Getting people to work together without using bribery or coercion
“The antidote to self-interest is to commit and to find cause. To commit to something outside of ourselves.” Peter Block
On the 1st, 2nd and 3rd of July, 14 people from Enspiral put their hand up for the Stewardship Retreat, hosted by Billy Matheson from EXP — an exceptional facilitator if ever there was one. This is a blog about what we learnt and what we did on the retreat.
Riverslea and the rhythm of retreats
Retreats are one of the most important rhythms that we have at Enspiral. They’re a time to do deep work and reconnect with the choice that many of us have made: ‘to choose adventure over safety’ and focus on what we need to do to make this adventure work.
We’re lucky enough to have Riverslea Retreat on our back-doorstep. Riverslea is a place where the sound of running water in the mighty Otaki river enables the mind to slow down and words to flow easily.
The purpose of the weekend was to investigate the concept of ‘stewardship’. This is a form of leadership which is not coercive or controlling. It is different than mentoring, coaching, or managing.
Billy offered us a couple of pieces of theory from management consultants and psychologist to enrich the conversation:
Peter Block: Stewardship
According to Peter Block (the guy who wrote a book on it), stewardship asks us to be accountable for outcomes without defining the purposes for others, controlling others, or taking care of them.
Stewardship is the choice for service.
- Service is a stance that relationships are critical.
- Relationships are built through partnership, rather than patriarchy.
- Partnership is built on empowerment, not dependency.
We do a lot of stewarding at Enspiral (even when it’s not named), but if we harnessed it better, we might be able to serve our ventures and people better.
Here is a video clip of Peter Block talking about stewardship:
Eric Berne: Transactional Analysis
Billy introduced us to Eric Berne’s Transactional Analysis, a concept that many of us had used but hadn’t found the language for.
This is the idea that we often use parental modes of control, or switch into childish modes of behaviour.
This happens a lot in hierarchical organisations when the boss has the control.
But it also happens a lot outside work. Think about those times when you try help a friend by thinking of the answer to their problem and telling them. This is a form of parenting and it transforms your friend into a child.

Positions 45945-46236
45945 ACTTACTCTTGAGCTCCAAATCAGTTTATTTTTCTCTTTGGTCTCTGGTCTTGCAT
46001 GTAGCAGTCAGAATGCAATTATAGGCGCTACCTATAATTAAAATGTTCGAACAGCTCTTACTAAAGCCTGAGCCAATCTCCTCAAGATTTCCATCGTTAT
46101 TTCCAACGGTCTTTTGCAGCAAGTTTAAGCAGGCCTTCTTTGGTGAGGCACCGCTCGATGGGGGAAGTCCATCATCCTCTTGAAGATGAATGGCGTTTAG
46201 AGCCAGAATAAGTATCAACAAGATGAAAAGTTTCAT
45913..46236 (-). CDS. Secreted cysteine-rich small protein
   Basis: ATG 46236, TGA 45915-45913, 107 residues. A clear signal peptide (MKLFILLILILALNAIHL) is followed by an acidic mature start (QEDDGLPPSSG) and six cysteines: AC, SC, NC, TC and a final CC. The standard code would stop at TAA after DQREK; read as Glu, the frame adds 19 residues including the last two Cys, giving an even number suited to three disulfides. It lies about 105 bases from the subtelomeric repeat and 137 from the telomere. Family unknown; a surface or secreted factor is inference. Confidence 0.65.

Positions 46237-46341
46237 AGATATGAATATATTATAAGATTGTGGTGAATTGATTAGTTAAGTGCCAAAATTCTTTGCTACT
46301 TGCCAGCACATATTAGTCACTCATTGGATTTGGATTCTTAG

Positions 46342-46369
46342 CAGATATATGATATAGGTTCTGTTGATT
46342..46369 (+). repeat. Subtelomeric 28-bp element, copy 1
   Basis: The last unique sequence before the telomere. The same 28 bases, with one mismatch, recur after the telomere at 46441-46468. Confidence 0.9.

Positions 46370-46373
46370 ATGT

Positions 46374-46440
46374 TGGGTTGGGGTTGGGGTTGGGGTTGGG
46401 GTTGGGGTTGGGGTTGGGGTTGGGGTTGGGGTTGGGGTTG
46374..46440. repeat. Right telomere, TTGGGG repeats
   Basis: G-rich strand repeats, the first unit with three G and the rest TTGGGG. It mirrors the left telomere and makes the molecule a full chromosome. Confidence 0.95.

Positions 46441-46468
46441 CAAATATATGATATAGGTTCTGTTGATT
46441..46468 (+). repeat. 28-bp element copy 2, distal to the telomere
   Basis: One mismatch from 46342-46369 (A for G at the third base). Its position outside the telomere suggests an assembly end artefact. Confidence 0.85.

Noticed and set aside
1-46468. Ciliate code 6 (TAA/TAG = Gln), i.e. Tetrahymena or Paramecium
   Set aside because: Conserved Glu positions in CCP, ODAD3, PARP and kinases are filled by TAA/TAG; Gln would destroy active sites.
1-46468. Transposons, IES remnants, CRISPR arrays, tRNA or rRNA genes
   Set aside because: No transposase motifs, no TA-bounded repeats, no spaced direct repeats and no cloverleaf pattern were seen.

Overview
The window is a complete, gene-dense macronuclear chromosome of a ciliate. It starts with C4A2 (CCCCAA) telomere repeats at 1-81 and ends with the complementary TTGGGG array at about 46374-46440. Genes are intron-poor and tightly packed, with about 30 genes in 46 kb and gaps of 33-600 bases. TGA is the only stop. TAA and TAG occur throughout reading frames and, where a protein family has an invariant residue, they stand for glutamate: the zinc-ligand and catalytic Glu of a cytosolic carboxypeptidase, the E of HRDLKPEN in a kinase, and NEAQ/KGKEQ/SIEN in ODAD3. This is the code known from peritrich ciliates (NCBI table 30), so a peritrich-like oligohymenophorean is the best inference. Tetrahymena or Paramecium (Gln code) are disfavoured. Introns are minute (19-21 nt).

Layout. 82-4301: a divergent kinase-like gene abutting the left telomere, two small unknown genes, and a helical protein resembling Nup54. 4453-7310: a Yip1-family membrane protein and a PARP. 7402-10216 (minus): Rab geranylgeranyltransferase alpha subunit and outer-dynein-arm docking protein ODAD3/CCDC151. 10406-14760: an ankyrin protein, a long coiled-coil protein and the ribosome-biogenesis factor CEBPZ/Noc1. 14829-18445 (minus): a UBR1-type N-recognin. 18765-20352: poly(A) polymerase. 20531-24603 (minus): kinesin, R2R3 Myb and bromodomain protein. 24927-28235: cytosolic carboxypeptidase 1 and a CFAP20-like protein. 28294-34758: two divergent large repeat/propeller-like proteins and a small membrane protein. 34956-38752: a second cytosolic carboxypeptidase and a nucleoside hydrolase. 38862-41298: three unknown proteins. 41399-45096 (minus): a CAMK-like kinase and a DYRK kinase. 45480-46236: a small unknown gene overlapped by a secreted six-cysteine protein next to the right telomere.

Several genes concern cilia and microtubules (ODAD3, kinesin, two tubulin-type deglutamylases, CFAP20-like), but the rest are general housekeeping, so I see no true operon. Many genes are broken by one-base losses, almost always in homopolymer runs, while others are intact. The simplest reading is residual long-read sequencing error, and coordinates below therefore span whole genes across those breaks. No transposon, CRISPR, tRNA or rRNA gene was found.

Conversely, choosing to be a free spirited child and splash around in the fountain is ok too, but it’s the choice that is important.
Robert Kegan: Five Orders of Consciousness
Applying it at Enspiral
Of course, these theories suffer from the shortcomings of any framework that attempts to distill the infinite variety of human experience into a small number of finite categories. In the context of the retreat though, the theory provided some really useful shared language as we discussed experiences of people and projects we have stewarded.
As the weekend went on, it became clear to us that the idea that ‘relationships are critical’ part of Block’s theory was very true in the case of Enspiral. In fact, relationships are the reason we exist and how we function. We felt a renewed energy to put in structural supports to ensure this relationship-development work happens reliably and transparently.
One of the most exciting parts of the retreat was the final session, where everyone made a commitment to turn all this lovely talk into practical sustained action.
We hosted a round where we collaboratively developed three lists using a Google Doc projected on a large display on the wall:
- Somebody Should: adding an issue to this list means I think it needs attention but I’m not volunteering to do the work right now.
- I’m Up For: adding an item to this list is a commitment to take a specific action.
- Phone Tree: each of us volunteered to have a conversation with one or more other people who weren’t at the retreat, to share context and develop our thinking with their input.
We’ve started a “stewardship upgrade” working group who are going to propose a modification to the agreements that govern the network. We’re aiming to design a system where anyone at Enspiral can have a steward if they want one.
The intention is to:
- Improve the arrival experience for new contributors
- Clarify the pathway from contributorship to membership
- People in the network know how to help each other
- Learn from each other’s “near misses”
- Establish a reliable pathway for inter-personal conflicts to be resolved
Enspiral Contributors are invited to help codesign this proposal on this Loomio thread.
With thanks to Richard D. Bartlett.